At the end of the statistical study it appeared that, regardless of BMI, the asthmatic children had a higher rate of triglycerides than the non-asthmatics; they also show a higher frequency of AN, whatever the age and the possible exposure to parental smoking. Besides, the prevalence of asthma with obese or morbidly obese children is higher than in children with normal or slightly increased BMI.
This study thus shows a significant association between asthma and abnormal lipid and glucose metabolism, without making it possible to prove which is the primum movens nor to establish the chronological sequence from metabolic troubles to  inflammation observed in asthma and obesity. It is nevertheless possible to imagine that dyslipidemia and insulin resistance, precursors of diabetes, can be associated with the development of asthma and constitute, by interaction with immune mechanisms, the missing link with obesity.
Such data also stress the benefits of a dietary and metabolic monitoring in the management of childhood chronic asthma.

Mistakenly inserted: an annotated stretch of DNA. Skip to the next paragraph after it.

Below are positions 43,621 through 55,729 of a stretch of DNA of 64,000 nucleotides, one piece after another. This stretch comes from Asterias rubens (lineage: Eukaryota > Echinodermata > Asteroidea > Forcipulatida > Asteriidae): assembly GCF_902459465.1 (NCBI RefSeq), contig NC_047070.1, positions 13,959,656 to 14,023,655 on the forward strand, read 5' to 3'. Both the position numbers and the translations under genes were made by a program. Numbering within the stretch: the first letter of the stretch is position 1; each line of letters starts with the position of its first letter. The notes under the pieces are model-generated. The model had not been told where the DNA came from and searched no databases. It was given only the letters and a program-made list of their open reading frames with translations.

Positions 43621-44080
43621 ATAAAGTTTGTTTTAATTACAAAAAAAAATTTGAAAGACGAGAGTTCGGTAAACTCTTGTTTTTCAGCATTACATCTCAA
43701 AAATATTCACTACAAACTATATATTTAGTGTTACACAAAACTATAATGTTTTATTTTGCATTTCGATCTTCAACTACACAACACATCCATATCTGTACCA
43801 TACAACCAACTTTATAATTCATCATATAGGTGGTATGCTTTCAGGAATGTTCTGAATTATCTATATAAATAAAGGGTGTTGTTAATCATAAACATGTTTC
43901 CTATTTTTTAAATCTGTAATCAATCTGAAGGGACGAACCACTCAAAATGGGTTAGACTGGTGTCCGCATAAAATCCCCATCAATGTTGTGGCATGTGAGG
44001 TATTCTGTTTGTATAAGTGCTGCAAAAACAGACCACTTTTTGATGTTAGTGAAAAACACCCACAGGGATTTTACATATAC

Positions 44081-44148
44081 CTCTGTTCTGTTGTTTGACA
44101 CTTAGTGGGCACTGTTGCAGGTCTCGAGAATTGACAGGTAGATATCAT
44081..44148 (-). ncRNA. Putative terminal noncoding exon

4. Childhood acute urticaria

Theme: skin allergy, paediatric allergy
Key words: urticaria, temperature, humidity, season

A retrospective study on childhood acute urticaria (AU) was undertaken by a Greek-English team with a view to comparing the possible role of environmental factors on the occurrence of the disease, between the English Norwich (N) and the Greek Heraklion (H) Hospitals (GN.Konstantinou et al  Ped.Allergy & Immunol 2011 22 36-42), with the hypothesis of cyclical trend.
Conducted between 2005 and 2007, it concerned 729 children under 14 (324 in N and 405 in H), respectively on cohorts of 28 931 and 27 653 subjects. Climate and demographic data, as well as associated clinical factors, were recorded and compared, all then submitted to a Poisson regression curve for the meteorological data and Edwards tests for seasonality.